Swiss voters on November 29 overwhelmingly approved a referendum to ban the construction of minarets, the tower-like structures on mosques that are often used to call Muslims to prayer. The surprise outcome of the referendum, which passed with a clear majority of 57.5 percent of the voters, represents a turning point in the debate about Islam, not only in Switzerland, but across Europe more generally.

The initiative was sponsored by the conservative Swiss People's Party (SVP), which argues that a minaret is a symbol of Islamic intolerance. The SVP, which also happens to be the biggest political party in Switzerland, says the minaret is really an emblem of war. It describes the minaret as a "symbol of a religious-political claim to power and dominance which threatens – in the name of alleged freedom of religion – the constitutional rights of others."

The SVP backs its claim by citing a famous remark by Turkish Prime Minister Recep Tayyip Erdogan, who once implied that the construction of mosques and minarets is part of a strategy for the Islamization of Europe. The pro-Islamist Erdogan said: "The minarets are our bayonets, the domes our helmets, the mosques our barracks and the faithful our army."

It is vitally important to let this concept sink in.

Mosques are not places of prayer; they are centers for political activity, as Islam is not complete unless and until Islamic law is established, and that means political activity to replace local laws with sharia.

Since "War is not a mere act of policy but a true political instrument, a continuation of political activity by other means" (Clausewitz), it follows that mosques are, as Erdogan stated, literally barracks for the armies of the faithful. For example, in Pakistan, it is schools associated with mosques that produce the unending supply of jihadists that fill the ranks of terrorist organizations around the world.

The current controversy dates back to 2005, when the Turkish cultural association in Wangen bei Olten, a small town of some 4,500 people in northern Switzerland, applied for a permit to erect a 6-meter (20 feet) high minaret on the roof of its Islamic community center. The project to build the minaret, which was opposed by the majority of local residents, was roundly rejected by the town's building and planning commission. But the Turkish cultural association appealed the decision, claiming that the local building authorities were motivated by religious bias. The case eventually made its way to the Swiss Federal Supreme Court, which in 2007 ruled that the project could proceed apace. The minaret was finally erected in July 2009.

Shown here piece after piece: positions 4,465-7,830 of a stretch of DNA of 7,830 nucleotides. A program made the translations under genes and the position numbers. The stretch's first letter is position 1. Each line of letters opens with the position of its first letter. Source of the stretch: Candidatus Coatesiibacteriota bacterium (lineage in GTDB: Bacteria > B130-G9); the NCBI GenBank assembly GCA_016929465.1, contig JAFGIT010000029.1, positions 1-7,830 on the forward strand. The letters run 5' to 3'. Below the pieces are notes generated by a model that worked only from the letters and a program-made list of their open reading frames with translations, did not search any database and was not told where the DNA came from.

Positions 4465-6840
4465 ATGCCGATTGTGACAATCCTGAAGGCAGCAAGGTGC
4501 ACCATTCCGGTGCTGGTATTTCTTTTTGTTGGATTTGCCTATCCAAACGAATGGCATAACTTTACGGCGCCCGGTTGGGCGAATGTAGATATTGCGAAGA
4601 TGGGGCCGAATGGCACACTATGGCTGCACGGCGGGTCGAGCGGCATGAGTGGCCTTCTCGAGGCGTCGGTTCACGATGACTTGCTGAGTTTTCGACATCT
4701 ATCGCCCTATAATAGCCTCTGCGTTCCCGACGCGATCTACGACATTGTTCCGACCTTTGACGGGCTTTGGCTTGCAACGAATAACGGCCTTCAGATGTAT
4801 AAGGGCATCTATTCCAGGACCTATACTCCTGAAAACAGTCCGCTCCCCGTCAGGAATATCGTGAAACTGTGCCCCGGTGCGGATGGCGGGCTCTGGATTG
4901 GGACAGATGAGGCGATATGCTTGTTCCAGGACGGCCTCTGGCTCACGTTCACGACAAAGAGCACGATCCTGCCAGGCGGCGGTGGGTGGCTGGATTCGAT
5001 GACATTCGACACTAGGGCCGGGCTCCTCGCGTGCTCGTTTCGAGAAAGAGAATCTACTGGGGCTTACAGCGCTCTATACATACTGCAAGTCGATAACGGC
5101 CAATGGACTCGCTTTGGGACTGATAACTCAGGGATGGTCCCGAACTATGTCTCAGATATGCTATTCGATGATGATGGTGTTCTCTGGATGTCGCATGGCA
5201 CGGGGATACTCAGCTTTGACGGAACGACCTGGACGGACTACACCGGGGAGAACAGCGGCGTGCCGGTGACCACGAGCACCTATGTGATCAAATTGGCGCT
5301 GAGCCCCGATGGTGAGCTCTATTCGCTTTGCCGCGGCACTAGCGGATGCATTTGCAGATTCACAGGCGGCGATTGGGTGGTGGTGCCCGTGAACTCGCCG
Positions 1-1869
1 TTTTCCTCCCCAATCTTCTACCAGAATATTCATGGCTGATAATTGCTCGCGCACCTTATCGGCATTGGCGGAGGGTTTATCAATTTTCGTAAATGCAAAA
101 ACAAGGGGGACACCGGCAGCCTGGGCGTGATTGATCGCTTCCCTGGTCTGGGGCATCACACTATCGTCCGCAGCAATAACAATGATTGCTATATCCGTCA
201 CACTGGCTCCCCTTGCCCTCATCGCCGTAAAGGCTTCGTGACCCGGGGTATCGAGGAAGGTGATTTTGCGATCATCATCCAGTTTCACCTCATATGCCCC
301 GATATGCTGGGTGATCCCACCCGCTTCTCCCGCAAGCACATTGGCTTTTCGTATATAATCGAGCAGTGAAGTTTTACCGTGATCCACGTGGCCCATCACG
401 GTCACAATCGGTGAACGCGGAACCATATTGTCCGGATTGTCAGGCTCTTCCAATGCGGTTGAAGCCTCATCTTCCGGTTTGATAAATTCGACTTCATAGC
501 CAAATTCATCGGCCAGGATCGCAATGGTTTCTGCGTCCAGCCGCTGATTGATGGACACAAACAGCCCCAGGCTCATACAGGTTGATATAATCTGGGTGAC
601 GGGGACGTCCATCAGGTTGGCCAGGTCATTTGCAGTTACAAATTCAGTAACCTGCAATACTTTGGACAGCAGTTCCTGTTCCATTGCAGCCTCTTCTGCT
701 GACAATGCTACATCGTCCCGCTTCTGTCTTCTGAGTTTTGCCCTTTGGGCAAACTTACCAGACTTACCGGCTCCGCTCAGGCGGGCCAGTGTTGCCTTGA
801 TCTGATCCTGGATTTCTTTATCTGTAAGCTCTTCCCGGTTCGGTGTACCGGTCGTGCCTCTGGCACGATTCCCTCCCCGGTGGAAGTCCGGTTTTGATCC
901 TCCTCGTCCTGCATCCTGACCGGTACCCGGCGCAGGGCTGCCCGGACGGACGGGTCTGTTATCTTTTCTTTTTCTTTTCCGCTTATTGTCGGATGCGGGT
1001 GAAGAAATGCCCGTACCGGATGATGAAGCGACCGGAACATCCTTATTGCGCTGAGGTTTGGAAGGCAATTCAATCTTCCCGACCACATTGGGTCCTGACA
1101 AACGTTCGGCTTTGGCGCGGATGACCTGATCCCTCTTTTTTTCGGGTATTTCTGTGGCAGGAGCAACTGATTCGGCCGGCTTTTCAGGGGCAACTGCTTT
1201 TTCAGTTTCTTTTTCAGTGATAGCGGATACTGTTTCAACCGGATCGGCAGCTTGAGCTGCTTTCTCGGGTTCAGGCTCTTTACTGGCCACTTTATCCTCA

Up until recently, Muslims living in Switzerland had mostly been keeping a low profile, preferring to practice their religion discretely in nondescript mosques. But over the past several years the number of mosques has mushroomed; there now are some 200 mosques and up to 1,000 prayer rooms dotted across the country. And although only four of those have minarets (plans to build a half-dozen more minarets will now be scrapped), observers say the minarets symbolize the growing self-confidence of Switzerland's Muslim community.

Indeed, the Muslim population in Switzerland has more than quintupled since 1980, and now numbers about 400,000, or roughly 5 percent of the population. Most Muslims living in Switzerland are of Turkish or Balkan origin, with a smaller minority from the Arab world. Many of them are second and third generation immigrants who are now firmly establishing themselves in Switzerland.